The audiobook format is a linear one. You can't exactly flick back a few pages to check the details about some place, person or event that has just re-entered the narrative. The progress of war on the other hand is rarely linear: a battle front breaks up into sub-fronts, gets outflanked here, outflanks the enemy there. Lots of stories happening at once.
This is a superbly detailed book, but wow - there's so many battles, place names (in French of course), weaponry, personnel on both sides... so much stuff to keep circulating through my tired old brain. I will find a print copy of this, then I can pore over the maps which I am sure the book will have, I can flick back to previous chapters to remind myself and I can look through the index and citations... and maybe when I have read through it 2 or 3 times I will have wrapped my head around this stupendous piece of history. I would give it 5 out 5 for the story alone, but for me it has to be in print.
(It would appear that when I post this there will be no paragraphs - apologies if it is harder to read as a consequence.)
The story itself is fun and exciting. Very detailed and a enjoyable experience. The narrator however insists on doing horrible American accents every time he quotes an American. Not all Americans sound like Texas cowboys or southern plantation owners. He does the same for British accents which I can only assume don't all sound like a version of James Bond.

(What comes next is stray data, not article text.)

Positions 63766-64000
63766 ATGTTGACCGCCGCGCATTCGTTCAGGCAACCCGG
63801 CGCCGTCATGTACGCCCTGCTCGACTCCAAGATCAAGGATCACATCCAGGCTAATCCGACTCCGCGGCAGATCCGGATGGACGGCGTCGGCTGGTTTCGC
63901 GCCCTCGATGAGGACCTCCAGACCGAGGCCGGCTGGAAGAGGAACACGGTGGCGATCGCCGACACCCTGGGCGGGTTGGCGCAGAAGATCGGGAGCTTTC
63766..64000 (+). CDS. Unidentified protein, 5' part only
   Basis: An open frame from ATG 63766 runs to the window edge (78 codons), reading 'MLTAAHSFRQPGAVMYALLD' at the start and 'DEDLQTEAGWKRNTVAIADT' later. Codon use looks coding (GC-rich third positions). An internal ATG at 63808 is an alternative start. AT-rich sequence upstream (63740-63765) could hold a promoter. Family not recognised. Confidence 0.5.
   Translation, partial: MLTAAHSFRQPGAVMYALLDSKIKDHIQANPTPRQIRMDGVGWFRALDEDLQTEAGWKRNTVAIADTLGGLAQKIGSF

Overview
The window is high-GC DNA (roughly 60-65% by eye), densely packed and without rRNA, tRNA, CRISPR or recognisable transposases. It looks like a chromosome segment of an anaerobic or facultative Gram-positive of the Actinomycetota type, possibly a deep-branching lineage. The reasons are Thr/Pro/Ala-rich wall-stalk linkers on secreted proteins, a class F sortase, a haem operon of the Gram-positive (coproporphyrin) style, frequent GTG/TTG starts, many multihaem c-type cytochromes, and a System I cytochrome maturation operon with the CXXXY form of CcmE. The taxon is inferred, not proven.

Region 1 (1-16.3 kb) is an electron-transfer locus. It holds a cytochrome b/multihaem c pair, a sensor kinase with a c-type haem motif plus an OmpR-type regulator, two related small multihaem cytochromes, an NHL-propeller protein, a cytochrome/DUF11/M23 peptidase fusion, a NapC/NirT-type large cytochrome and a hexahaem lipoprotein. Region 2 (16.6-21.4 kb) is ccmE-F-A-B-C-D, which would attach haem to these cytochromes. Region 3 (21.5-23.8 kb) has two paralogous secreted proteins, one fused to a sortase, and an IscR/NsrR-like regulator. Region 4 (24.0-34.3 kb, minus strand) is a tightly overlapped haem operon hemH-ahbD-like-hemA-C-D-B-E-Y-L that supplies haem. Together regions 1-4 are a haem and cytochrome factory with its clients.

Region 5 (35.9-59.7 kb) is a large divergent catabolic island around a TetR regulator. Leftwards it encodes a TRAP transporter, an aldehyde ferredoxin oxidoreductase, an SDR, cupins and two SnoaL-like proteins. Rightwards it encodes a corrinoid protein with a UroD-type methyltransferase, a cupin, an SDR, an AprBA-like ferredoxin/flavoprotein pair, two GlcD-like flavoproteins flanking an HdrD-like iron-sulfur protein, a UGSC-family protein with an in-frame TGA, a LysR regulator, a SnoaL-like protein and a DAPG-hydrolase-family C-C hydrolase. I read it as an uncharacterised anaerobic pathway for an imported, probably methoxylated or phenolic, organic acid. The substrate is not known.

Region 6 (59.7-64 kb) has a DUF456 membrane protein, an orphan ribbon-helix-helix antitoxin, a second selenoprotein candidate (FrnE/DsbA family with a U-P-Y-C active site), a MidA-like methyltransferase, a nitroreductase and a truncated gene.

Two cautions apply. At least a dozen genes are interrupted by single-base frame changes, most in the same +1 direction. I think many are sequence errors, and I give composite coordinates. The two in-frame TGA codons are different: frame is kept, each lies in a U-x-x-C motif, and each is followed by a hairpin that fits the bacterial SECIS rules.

Many books written on this subject, but not
With the detail of the diaries and officers
Not a bad book overall. Excruciating details of allied and German battle statistics. So much detail that some is false. On multiple occasions he calls the U.S. Army Air Corps the U.S. Air Force. The USAF wasn't in existence until after the war. In the section on Operation Cobra, he calls US bombers, " B-24 Fortresses and B-17 Liberators". The initial part of the book seems to follow "The Longest Day" a little too close. Overall a very good read, just needed a better proofreading before publishing.
Say something about yourself!
I was expecting another D-day-only narrative when I bought this book. Something to compliment Ryan and Ambrose. I was pleasantly surprised to get much more, since the book covers the European campaign in some detail from D-day until the liberation of Paris, with much time being spent on the siege of Caen, the battle for the Falaise Pocket, and the capture of Paris.
The narrator did a decent enough job, except he imitated accents when speaking in the voice of American, French, or German people. He even had voices he did for Monty and Churchill.
The practice hit a very discordant note, and distracted from the narrative.